High market prices, low rental vacancy rates, and demand on the rise as more people relocate from cities to smaller communities like Huntsville. The housing crisis in Huntsville, Muskoka and Ontario is on everyone's mind. And our club asked Huntsville deputy mayor Nancy Alcock, chair of the town's planning committee, to share her perspective and what solutions are on the table.

A discussion that demands action

Nancy, who is also chair of the District of Muskoka's community and planning services committee as well as the Muskoka Housing Task Force, says regional initiatives to boost attainable housing options, such as rent supplements, financial incentives for builders, homeownership down payment programs, renovation programs and more, have long been available in Muskoka.
 
But demand continued to rise to the point where district council contributed an additional $1 million to affordable housing programs in 2020. The district now contributes roughly $4 million annually to attainable housing solutions.
 
Both the town and district, she said, continued to brainstorm alternative solutions, too, and work with nonprofits such as Habitat for Humanity to build more units. The district would soon build a 12-unit supportive housing residence for Muskoka youth, for example, in Bracebridge. Could more be on the way?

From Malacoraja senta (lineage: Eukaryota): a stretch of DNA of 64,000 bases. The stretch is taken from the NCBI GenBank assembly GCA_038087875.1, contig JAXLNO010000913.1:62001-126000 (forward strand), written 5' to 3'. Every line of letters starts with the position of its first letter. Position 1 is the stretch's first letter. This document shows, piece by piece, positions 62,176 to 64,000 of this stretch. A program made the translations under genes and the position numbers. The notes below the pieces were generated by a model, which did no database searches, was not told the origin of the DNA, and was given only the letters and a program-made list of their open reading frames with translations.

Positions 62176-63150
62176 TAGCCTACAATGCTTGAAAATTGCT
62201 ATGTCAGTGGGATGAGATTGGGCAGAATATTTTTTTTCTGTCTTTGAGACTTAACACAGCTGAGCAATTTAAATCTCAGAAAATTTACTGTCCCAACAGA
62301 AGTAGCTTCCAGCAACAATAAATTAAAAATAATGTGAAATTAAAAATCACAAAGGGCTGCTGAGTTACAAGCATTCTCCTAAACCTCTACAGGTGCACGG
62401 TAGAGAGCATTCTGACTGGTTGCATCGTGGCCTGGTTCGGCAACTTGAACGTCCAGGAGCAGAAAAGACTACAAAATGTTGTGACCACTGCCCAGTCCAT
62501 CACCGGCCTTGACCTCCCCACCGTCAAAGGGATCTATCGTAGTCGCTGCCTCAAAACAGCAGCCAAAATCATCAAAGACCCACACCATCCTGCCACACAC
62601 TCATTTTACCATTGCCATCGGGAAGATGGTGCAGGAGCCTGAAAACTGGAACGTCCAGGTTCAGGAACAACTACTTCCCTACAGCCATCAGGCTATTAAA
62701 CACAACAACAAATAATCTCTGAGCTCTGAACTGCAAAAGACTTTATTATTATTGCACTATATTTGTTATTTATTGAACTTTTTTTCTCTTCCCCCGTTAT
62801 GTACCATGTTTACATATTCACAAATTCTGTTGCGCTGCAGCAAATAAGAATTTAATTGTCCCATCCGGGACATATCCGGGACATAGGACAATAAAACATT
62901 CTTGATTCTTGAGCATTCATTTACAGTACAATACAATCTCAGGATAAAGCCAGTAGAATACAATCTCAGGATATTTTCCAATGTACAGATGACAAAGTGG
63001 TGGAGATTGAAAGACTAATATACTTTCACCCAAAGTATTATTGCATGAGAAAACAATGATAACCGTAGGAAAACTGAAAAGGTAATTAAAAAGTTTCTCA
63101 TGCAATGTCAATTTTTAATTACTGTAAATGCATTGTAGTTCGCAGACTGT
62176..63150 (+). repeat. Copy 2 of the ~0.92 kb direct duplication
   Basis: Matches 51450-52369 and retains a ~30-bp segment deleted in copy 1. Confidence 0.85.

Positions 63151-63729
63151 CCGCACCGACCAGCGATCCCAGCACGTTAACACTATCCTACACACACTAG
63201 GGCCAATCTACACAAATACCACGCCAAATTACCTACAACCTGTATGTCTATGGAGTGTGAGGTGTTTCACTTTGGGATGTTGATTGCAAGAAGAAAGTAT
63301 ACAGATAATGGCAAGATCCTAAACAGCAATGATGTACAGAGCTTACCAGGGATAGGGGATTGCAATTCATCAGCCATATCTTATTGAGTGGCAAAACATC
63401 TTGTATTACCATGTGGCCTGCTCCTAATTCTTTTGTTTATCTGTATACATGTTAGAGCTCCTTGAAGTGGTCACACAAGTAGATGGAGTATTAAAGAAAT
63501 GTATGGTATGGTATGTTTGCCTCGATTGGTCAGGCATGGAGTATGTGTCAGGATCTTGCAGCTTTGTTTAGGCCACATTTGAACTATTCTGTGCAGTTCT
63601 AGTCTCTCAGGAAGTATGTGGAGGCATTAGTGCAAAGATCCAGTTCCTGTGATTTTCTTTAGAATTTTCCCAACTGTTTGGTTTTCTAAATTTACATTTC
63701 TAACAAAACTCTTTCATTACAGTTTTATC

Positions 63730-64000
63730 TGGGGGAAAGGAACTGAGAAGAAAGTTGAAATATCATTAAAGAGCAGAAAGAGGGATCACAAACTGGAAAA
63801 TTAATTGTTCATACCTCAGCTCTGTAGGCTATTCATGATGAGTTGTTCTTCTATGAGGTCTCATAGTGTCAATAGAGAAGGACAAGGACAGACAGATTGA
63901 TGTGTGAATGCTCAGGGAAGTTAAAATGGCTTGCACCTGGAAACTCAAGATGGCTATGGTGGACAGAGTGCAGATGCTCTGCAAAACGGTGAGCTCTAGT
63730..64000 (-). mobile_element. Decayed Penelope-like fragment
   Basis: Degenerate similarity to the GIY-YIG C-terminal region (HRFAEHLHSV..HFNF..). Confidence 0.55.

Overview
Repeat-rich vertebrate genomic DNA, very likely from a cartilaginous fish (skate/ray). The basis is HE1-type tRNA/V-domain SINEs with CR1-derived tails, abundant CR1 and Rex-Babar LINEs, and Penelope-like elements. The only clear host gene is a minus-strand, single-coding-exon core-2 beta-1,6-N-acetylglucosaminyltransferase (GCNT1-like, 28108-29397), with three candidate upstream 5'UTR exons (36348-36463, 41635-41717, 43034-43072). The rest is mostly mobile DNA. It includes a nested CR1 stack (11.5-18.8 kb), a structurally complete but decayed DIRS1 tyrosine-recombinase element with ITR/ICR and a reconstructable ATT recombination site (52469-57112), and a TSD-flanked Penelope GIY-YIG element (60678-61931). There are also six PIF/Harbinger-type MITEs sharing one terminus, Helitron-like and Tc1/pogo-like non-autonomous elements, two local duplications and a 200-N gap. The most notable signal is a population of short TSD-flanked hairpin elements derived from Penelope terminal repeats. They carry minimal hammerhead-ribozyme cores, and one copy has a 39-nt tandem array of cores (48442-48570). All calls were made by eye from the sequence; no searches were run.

And in Huntsville, she said, some builders had turned their attention to affordable housing construction. Some units were expected to reach move-in-ready condition on Highview Drive this summer, while more were planned for the property in future. And plans remained in place for affordable units on Sabrina Park Drive, despite delays and setbacks. Discussions with other developers and builders on attainable housing solutions were underway, too, she said, as the town tried to work collaboratively on solutions to meet need as soon as possible. 
 
Creativity, however, remained essential as construction costs continued to rise. She noted Jonathan Wiebe, a fellow town councillor, had enthusiastically embarked on a research project into alternative housing options, such as tiny homes, laneway homes and tiny home communities, in the hope of finding an affordable home construction option for Huntsville residents otherwise barred from home ownership. The town, she said, could potentially consider town-owned land for such a project to help reduce costs, facilitate construction and maintain affordability. 
 
When the conversation opened to comments, club members shared their experiences in searching for housing, not only for themselves, but for their staff, prospective staff and people served by their organizations, all of which had become not only unattainable in nearly ever instance, but intensely competitive. Everyone was eager to learn what alternatives could make their way into town council discussion, become part of the conversation and the solution. 
 
Further discussions on housing are anticipated in future.